Heart Matters Matter

Sermon on the Mount ‌  •  Sermon  •  Submitted
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Jesus wants us to have really good hearts. The believers call to righteousness does not stop at merely doing the right thing, it extends to having the right heart.

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Laughing Gas Reveals the Heart

Have you ever been with someone after they have been given laughing gas at the dentist? You can never be sure of what they are going to say which makes it extremely entertaining. There is no filter or restraint, so what they are thinking just comes straight out.
· One girl woke up and felt like “a unicorn just took me on a ride to a magical palace, to the land of the blueberries”.
· Another girl woke up thinking she was sore because she crashed her NASCAR car during a race.
· In a YouTube video, 2 older brothers convince their sister that there is an ongoing Zombie apocalypse and then begin to ask questions like, “Should we save the family dog or the cat?” Her answer, “The cat, you idiot! The dog’s the worst, he’s already dying.”
We often hide the thoughts and passions of our heart, but the Lord sees them. He addresses the issue in the Sermon on the Mount. When we talk about the heart we can mean many different things: the heart as mind, the heart as our true self, the heart as our thoughts and desires, the heart as emotion, and many, many more meanings.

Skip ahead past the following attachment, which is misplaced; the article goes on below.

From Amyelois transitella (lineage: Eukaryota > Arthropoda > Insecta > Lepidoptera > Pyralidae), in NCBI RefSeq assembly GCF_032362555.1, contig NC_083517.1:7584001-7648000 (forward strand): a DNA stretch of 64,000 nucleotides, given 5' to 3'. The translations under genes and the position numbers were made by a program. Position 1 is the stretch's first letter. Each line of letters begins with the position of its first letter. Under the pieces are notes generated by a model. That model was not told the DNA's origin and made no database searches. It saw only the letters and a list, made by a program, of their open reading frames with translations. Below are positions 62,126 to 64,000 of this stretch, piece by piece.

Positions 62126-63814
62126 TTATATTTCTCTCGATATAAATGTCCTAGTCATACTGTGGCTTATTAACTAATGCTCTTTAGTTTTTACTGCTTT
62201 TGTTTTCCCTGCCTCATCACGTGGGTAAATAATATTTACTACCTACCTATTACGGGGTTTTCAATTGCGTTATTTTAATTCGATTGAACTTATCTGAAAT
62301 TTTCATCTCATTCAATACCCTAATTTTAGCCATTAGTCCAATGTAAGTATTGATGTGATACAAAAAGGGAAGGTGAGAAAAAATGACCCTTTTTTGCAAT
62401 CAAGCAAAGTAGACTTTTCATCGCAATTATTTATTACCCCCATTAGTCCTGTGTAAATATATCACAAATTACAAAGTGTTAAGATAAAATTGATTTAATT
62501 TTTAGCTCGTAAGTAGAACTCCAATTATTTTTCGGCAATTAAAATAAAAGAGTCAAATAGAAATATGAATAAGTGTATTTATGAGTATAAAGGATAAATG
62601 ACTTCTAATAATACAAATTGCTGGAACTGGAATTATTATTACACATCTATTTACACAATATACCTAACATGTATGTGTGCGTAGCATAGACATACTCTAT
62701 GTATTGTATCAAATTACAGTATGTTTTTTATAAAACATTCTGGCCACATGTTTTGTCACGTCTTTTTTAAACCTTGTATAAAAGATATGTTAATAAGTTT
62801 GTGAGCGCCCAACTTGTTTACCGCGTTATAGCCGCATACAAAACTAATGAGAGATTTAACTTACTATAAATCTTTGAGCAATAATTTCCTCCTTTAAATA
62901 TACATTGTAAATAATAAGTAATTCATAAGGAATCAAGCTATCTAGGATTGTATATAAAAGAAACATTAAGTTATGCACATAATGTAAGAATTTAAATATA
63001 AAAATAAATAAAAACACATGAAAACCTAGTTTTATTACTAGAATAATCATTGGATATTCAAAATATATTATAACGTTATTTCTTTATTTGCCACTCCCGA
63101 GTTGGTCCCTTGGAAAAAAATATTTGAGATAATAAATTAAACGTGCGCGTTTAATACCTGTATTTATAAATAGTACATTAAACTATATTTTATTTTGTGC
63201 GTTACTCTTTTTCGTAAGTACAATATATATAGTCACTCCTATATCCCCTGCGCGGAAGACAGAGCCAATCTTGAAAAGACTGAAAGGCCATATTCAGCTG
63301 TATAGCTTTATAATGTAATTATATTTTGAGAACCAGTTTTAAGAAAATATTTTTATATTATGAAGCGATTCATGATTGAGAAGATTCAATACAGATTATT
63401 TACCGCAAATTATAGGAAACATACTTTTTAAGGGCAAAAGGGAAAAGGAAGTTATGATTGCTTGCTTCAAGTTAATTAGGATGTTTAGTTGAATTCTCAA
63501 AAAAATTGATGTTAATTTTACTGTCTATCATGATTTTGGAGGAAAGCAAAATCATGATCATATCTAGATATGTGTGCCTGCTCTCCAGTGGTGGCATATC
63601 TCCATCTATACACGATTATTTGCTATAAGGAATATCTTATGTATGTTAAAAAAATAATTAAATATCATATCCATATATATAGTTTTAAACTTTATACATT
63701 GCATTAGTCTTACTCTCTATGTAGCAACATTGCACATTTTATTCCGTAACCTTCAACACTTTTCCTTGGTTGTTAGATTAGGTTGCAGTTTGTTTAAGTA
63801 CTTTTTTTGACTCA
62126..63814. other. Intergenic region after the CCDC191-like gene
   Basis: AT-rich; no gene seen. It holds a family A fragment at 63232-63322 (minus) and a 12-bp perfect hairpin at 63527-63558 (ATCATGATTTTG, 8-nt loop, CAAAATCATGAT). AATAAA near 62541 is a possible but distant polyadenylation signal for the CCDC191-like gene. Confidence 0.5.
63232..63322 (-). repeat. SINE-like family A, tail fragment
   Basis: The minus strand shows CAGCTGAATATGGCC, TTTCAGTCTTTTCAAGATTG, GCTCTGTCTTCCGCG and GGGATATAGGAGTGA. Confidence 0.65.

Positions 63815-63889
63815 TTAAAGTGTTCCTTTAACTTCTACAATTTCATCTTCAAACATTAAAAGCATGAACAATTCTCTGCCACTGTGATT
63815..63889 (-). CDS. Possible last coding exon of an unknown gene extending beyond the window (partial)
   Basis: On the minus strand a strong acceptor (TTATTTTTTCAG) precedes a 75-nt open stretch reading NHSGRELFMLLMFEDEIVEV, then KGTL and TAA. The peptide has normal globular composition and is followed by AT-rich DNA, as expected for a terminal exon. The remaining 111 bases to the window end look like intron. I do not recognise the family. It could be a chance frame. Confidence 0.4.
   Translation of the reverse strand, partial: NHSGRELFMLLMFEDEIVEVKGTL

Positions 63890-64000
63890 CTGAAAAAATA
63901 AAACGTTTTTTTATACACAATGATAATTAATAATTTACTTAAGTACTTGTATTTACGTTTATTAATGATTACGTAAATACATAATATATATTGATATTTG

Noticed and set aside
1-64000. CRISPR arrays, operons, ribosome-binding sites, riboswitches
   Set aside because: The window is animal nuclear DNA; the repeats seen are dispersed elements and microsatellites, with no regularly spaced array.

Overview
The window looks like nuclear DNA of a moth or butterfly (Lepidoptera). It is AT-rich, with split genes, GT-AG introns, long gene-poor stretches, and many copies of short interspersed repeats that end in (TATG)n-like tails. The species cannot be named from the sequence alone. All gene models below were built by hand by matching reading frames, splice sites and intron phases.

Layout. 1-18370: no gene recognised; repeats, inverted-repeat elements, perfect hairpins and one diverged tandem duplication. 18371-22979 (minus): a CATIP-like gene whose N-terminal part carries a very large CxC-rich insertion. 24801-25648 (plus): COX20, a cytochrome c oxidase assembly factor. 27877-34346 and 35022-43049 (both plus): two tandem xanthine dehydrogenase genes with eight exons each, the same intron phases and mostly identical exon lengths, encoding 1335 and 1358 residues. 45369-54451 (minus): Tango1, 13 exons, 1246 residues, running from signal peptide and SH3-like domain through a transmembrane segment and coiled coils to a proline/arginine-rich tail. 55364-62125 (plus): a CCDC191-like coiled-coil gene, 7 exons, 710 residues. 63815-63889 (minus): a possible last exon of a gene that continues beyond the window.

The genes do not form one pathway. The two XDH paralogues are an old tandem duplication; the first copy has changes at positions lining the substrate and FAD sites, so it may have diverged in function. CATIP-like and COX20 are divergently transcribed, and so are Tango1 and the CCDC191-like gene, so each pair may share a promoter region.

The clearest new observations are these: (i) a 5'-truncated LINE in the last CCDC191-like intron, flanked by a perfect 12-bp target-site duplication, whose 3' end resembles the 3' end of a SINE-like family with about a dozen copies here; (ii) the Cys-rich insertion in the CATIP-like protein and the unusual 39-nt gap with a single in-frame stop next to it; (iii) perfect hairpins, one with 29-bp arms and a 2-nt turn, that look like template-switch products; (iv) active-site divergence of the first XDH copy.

Motivations of the Heart

As we continue to look at the words of Christ He builds on the fact that He is the fulfillment of the Law and that believers should be righteous out of a motivation of love for God and others. In the next verses He is going to give examples of what true motivation looks like. We are going to deal briefly with all 7 – murder, adultery, divorce, oaths, revenge, and loving others.
We learned last week that Jesus came to fulfill the Law, not do away with it. Because of His position and sacrifice the sacrificial system and the priesthood of the OT were no longer necessary. However, the moral law, the ethical teaching, and the prophetic voice of the OT were just as valid as ever. In fact, Jesus would take it next level and deal with the issues of the heart. He would point out that God is not interested in just doing the right thing, God is interested in WHY we do the right things.

Dealing with the Heart

So, as I mentioned, Jesus is going to point out several examples of what He means. What we find is that Jesus does not contradict the Law; instead, He points out the distortions of the Law where the Scribes and Pharisees were guilty. It is pretty easy to notice that these statements echo the 10 Commandments:
Exodus 20:13–17 NIV
“You shall not murder. “You shall not commit adultery. “You shall not steal. “You shall not give false testimony against your neighbor. “You shall not covet your neighbor’s house. You shall not covet your neighbor’s wife, or his male or female servant, his ox or donkey, or anything that belongs to your neighbor.”

Preventing a Murderous Heart